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Life Balance: Reduce Stress for Adults and Teens

Written by LeAnn Thieman, CSP, September 11th, 2014

Teens across the USA are feeling high levels of stress that negatively affects every aspect of their lives, a new national survey suggests. This means that teens need to be taught life balance tools to help combat the stress.

More than a quarter (27%) say they experience “extreme stress” during the school year, and 13% in the summer. And 34% expect stress to increase in the coming year.

life balance - teen stressStressors range from school to friends, work and family. And teens aren’t always using healthy methods to cope, reports the latest Stress in America survey from the Washington, D.C.-based American Psychological Association.

Findings on more than 1,000 teens and almost 2,000 adults suggest that unhealthy behaviors associated with stress may start early and continue through adulthood. With 21% of adults reporting “extreme” stress levels, the survey says that with teens “mirroring adults’ high-stress lives” they are “potentially setting themselves up for a future of chronic stress and chronic illness.”

The report warns that teens are at risk of a variety of physical and emotional illnesses and potentially shorter lifespans than their elders if they don’t act to “reverse their current trajectory of chronic illness, poor health and shorter lifespans.”

“Our study this year gives us a window in looking at how early these patterns might begin,” says clinical psychologist Norman Anderson, the association’s CEO. “The patterns of stress we see in adults seem to be occurring as early as the adolescent years — stress-related behaviors such as lack of sleep, lack of exercise, poor eating habits in response to stress.”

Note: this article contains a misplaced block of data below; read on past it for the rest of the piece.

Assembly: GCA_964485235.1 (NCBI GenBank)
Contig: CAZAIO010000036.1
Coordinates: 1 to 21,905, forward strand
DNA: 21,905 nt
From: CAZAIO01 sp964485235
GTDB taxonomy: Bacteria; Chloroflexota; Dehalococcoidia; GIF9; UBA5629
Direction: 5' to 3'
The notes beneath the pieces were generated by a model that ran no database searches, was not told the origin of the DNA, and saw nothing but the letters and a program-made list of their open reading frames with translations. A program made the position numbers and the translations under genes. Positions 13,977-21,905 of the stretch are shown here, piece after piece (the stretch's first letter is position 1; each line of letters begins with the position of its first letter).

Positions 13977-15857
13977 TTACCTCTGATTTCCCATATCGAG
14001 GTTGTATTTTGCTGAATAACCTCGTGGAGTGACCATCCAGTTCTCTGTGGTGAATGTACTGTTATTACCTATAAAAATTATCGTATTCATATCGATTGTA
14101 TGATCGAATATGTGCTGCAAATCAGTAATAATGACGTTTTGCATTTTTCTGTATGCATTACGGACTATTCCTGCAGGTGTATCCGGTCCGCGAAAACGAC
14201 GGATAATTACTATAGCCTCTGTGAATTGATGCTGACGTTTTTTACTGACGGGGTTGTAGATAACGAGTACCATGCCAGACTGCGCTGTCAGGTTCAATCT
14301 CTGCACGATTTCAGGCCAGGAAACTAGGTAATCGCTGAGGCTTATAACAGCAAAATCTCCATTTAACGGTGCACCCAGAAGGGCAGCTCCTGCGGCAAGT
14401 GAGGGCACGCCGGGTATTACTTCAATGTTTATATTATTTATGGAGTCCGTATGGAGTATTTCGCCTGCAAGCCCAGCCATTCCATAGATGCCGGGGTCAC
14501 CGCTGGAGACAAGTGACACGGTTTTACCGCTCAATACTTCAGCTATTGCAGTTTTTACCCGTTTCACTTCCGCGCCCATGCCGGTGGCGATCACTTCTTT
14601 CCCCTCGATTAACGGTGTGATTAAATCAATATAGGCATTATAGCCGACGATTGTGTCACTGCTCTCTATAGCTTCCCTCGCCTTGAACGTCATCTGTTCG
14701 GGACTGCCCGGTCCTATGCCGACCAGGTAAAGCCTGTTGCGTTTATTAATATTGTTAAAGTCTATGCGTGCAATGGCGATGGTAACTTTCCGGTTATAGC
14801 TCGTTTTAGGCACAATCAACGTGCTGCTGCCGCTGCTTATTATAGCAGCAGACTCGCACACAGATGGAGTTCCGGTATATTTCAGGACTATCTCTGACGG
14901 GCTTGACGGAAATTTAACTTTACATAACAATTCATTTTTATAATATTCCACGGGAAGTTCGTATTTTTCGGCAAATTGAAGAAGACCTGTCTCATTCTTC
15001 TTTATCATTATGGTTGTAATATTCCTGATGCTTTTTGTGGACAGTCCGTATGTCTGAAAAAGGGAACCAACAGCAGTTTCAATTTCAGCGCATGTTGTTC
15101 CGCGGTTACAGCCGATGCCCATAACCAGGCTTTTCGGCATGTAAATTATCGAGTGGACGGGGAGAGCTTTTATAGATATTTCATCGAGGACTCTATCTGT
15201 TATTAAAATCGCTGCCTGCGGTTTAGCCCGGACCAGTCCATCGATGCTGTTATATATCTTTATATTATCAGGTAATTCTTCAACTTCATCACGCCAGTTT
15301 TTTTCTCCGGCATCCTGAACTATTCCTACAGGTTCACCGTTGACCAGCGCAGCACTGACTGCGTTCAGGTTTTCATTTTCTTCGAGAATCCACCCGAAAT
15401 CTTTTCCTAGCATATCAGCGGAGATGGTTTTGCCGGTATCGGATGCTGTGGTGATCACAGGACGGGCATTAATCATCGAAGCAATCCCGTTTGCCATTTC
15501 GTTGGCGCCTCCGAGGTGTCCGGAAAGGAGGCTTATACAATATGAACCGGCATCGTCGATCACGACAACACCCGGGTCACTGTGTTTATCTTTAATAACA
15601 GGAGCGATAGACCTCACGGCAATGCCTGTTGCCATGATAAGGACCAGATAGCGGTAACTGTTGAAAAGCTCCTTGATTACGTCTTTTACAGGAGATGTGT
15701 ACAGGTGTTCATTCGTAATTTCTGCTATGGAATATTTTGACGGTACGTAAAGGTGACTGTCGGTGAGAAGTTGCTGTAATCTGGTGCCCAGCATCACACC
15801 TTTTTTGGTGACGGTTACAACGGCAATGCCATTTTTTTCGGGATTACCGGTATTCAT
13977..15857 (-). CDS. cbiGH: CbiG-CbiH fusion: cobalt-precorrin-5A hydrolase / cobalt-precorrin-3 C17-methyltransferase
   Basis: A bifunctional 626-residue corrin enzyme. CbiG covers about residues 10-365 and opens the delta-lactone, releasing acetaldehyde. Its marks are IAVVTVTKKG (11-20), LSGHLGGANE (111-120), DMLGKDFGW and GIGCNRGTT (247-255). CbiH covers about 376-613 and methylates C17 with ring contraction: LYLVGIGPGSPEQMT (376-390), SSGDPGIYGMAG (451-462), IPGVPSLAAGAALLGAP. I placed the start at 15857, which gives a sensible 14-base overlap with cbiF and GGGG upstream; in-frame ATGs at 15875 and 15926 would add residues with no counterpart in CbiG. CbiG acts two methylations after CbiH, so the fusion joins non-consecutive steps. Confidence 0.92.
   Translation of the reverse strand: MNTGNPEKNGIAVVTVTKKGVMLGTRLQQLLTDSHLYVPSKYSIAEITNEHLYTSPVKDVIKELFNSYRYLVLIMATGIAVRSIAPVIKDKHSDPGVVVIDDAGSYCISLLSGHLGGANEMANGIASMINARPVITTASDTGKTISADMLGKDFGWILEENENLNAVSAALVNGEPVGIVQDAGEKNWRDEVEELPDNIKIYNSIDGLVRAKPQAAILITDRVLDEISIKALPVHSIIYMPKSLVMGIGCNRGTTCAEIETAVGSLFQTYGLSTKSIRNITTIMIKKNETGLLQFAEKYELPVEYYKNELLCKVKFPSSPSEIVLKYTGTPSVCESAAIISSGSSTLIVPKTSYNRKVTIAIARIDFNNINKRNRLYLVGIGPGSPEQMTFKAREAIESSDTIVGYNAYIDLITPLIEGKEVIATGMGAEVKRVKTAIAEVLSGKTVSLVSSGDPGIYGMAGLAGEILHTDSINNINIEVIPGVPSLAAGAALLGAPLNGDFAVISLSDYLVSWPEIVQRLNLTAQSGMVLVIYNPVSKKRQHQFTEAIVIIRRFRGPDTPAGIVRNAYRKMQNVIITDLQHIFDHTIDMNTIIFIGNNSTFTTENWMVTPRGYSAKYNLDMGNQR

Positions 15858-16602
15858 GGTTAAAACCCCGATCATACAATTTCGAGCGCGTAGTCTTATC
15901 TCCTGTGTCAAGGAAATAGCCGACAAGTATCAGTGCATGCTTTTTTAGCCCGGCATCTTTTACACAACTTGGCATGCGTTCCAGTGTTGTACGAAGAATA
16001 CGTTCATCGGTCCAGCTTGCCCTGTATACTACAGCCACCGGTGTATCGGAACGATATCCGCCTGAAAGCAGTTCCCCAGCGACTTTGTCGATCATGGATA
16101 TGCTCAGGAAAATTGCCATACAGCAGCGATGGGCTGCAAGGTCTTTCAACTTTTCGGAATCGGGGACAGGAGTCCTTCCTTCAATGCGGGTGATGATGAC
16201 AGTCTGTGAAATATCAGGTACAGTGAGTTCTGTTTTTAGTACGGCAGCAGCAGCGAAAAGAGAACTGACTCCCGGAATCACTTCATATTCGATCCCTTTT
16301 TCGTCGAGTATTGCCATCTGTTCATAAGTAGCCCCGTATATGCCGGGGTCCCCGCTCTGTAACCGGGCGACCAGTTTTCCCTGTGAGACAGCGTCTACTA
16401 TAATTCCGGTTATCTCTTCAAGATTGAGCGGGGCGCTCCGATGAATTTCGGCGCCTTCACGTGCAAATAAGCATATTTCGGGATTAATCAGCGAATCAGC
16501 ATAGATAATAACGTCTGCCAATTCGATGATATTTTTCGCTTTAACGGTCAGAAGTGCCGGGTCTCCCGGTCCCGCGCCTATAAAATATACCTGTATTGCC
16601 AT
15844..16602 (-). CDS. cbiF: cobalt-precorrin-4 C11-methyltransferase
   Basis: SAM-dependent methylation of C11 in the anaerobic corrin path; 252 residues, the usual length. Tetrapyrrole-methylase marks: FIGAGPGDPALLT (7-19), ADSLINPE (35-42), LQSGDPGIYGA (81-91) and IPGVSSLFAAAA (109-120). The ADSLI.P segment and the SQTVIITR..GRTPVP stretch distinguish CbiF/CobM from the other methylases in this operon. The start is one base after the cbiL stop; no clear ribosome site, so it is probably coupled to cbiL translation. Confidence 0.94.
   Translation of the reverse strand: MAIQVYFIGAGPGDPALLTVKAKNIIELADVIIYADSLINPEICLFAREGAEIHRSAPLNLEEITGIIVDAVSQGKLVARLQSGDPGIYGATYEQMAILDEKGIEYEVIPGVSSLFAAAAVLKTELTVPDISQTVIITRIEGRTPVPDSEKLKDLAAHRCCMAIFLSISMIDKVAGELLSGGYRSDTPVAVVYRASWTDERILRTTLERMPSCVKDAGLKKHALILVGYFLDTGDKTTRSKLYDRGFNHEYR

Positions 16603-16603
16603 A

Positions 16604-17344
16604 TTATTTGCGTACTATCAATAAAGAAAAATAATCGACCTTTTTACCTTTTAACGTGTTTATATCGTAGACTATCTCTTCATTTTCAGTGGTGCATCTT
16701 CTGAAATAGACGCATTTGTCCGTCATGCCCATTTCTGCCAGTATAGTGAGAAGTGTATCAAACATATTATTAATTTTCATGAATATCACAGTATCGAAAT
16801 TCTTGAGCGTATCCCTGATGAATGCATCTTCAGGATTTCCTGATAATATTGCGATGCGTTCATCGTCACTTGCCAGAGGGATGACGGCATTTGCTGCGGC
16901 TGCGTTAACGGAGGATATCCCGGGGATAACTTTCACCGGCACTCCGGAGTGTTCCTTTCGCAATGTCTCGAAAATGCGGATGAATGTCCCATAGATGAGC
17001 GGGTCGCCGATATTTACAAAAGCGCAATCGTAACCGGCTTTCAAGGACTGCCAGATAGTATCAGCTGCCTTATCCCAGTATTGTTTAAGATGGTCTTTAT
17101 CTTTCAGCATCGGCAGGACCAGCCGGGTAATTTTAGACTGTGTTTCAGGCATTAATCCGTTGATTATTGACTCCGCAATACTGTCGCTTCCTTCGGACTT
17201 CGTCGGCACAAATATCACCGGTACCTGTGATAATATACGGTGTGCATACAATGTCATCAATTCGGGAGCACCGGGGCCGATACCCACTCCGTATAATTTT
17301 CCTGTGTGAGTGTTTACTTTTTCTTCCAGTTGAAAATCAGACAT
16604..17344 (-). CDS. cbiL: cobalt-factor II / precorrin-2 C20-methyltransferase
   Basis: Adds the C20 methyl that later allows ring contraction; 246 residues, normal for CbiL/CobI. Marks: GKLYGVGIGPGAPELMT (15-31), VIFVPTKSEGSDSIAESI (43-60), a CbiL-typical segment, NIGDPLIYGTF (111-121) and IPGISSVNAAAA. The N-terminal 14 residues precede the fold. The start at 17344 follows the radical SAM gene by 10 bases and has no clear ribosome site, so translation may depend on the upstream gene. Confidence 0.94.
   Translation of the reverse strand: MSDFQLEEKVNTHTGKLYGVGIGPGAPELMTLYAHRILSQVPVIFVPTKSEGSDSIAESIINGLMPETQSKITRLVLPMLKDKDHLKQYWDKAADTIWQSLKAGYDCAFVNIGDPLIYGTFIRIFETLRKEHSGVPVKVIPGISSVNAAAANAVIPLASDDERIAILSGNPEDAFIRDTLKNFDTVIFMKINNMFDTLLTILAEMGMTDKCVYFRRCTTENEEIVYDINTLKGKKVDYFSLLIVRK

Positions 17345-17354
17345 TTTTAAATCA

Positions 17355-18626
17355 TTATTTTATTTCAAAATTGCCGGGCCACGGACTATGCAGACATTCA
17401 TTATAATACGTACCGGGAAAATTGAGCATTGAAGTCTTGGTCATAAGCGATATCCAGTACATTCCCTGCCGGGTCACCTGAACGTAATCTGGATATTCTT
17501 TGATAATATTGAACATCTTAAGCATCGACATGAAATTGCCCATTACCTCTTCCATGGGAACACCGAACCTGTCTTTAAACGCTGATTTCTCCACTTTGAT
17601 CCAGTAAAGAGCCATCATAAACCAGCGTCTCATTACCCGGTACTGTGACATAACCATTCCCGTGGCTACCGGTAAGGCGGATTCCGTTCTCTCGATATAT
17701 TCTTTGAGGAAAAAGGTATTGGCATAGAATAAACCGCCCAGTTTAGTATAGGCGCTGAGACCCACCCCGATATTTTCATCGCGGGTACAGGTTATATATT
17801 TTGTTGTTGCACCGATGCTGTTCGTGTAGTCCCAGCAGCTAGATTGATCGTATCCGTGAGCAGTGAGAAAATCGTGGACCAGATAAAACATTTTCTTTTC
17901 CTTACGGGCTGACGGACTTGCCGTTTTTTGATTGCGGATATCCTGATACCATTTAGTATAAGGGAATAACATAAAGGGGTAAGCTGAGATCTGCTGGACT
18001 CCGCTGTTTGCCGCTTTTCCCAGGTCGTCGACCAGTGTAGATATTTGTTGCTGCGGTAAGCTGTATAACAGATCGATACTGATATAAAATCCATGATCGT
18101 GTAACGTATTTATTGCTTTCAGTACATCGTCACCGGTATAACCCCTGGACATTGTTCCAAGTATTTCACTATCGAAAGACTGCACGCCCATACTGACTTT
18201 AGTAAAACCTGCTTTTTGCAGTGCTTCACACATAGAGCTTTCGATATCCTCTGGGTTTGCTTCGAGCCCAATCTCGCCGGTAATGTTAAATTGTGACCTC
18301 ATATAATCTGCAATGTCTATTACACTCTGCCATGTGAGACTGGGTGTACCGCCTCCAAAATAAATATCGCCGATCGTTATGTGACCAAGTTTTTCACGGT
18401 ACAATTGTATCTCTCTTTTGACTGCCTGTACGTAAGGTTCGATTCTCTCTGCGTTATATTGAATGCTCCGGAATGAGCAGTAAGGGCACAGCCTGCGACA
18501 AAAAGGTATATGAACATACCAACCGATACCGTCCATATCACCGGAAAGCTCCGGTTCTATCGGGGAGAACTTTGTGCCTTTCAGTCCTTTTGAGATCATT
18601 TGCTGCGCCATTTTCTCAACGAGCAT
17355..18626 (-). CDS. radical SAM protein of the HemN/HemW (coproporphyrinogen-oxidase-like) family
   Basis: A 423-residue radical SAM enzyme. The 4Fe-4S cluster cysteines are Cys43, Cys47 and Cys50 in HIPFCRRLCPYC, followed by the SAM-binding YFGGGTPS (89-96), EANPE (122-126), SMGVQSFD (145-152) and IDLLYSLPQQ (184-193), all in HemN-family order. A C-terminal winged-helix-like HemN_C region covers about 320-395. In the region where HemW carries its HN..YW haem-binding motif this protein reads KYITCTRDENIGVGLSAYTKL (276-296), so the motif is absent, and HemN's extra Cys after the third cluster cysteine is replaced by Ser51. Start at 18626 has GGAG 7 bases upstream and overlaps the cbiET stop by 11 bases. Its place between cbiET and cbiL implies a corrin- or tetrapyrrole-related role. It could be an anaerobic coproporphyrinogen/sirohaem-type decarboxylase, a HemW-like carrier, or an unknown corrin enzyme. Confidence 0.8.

Teens’ average stress level was 5.8 out of 10 during the school year and 4.6 in August. Adults reported average levels of 5.1 in August.

As a result of stress, 40% of teens report feeling irritable or angry; 36% nervous or anxious. A third say stress makes them feel overwhelmed, depressed or sad. Teen girls are more stressed than boys, just as women nationally are more stressed than men.

The report says stress appears to be affecting teens’ performance in all aspects of life:

• 59% report that managing their time to balance all activities is a somewhat or very significant stressor;

• 40% say they neglected responsibilities at home because of stress; 21% say they neglected work or school because of stress;

• 32% say they experience headaches because of stress; 26% report changes in sleeping habits;

• 26% report snapping at or being short with classmates or teammates when under stress.

I’ve often said that we adults are always role modeling, whether we want to be or not. To learn symptom of stress and how to increase life balance for yourself and your children, visit SelfCare for HealthCare™.

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